A Beginner’s Guide to Tax Credits and Deductions for Homeowners

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It’s tax time and if you’ve purchased a home, there are a few things to know about tax credits and deductions for homeowners.

By Seve Kale

If you’ve recently purchased a home in 2015 or 2016, you’ve probably heard about the tax credits and deductions available for homeowners.

“Tax-wise, this is a good time to buy – homeownership offers tax breaks that renters do not have,” says Yvette D. Best, CEO of Best Services Unlimited LLC, an income tax preparation firm in Fayetteville, Ga.

Though the thought of itemizing your taxes and figuring out what you qualify for may be intimidating, we’ve talked to the experts to come up with this helpful guide.

Mortgage Interest Write-Off

Let’s start with the basics: mortgage interest deductions.

According to TurboTax.com, the biggest tax break for most homeowners comes from deducting mortgage interest.  If you itemize, you can usually deduct the interest on a mortgage used to acquire a main or secondary home.

Mortgage Points

“In addition to the commonly known write-off for home mortgage interest, there are other deductions and credits for new homeowners,” says Amanda Kendall, president of True Resolve Tax, based in Northglenn, Colo. “In some instances, when buying a new home, you pay what is known as points (origination points and discount points), that the IRS views as being prepaid interest. They can be written off along with your mortgage interest,” Kendall says.

This deduction may be worth thousands. “The return on your investment is two-fold — you get to deduct the cost of the points and the amount paid in interest in the same year as the home purchase,” adds Best.

First-Time Buyers

“As a first-time buyer, the IRS will allow you to withdraw an amount up to $10,000 from an IRA (traditional or ROTH) penalty-free to help with the purchase of a home,” says Kendall. If you’re married, you and your spouse can withdraw a total for $20,000 penalty-free. You are also allowed a $10,000 withdrawal to buy or build for a spouse, kids, grandchildren or parents.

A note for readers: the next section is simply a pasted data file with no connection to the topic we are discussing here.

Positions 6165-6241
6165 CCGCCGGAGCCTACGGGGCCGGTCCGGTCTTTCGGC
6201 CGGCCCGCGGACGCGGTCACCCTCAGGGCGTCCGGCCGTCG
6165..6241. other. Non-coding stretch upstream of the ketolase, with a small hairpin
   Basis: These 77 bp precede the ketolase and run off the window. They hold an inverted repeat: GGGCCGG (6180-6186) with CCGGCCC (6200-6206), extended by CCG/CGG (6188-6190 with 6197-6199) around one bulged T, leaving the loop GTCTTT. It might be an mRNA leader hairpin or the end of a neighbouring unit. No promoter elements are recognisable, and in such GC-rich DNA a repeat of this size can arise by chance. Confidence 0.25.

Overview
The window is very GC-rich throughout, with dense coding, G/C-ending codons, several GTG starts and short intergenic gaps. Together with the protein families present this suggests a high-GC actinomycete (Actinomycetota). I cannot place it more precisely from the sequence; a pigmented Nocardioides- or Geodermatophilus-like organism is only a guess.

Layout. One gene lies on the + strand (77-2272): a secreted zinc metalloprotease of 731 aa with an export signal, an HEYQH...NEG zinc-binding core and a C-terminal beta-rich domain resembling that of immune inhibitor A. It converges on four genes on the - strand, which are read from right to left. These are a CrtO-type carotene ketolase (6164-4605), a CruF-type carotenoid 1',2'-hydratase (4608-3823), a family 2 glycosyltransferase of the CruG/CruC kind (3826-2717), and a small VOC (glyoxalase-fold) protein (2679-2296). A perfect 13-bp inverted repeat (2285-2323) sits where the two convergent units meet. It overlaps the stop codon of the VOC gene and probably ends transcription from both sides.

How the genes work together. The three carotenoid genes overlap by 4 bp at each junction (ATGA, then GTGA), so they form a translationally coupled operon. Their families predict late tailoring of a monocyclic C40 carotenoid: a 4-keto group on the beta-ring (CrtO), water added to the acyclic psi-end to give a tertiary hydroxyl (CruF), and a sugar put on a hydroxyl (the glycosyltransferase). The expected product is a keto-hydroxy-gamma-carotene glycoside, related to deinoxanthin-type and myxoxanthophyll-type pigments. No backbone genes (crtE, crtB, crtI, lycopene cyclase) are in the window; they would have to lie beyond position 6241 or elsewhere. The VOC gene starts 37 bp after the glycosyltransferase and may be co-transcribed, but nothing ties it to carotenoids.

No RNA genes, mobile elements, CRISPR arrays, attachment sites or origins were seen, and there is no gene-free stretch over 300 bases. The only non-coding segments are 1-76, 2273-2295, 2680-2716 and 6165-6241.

Property Taxes

You can also write off property taxes as an itemized deduction. However, if you’re using an escrow account to pay your taxes, you can’t deduct payments into that account as real estate taxes. “Homeowners often make the mistake of deducting the wrong year’s property taxes — this deduction is allowed in the year the taxes are actually paid,” says Kendall.

Energy Incentives

If your new home is built with energy-efficient appliances and/or energy-efficient technology, you are likely eligible for a tax credit. Green technology such as geothermal heat pumps, small wind turbines and solar energy systems make you eligible for a tax credit of 30 percent of their cost, while a credit of up to $500 is available for energy-efficient HVAC systems, windows or doors.

Home Rentals or Improvements

If you’ve done any renovating, keep your receipts. All improvements will be added to the purchase price of your home. If you track your home-related expenses, you can reduce the capital gains amount you must pay tax on when you decide to sell. “These days, with AirBnB, homeowners may rent their home out or rent a room, in which case all expenses related to the house can be deducted against rental income,” says Ryan Saltz, a licensed tax professional at Jacksonville, Fla.-based Tax Defense Network, LLC.

This guide only covers a few of the deductions available to homeowners, so sure to do your research. “If you take a credit you’re not allowed to take, the IRS is going to make you pay it back, but not before they add interest and penalties,” says Kendall. She recommends consulting with a tax professional.

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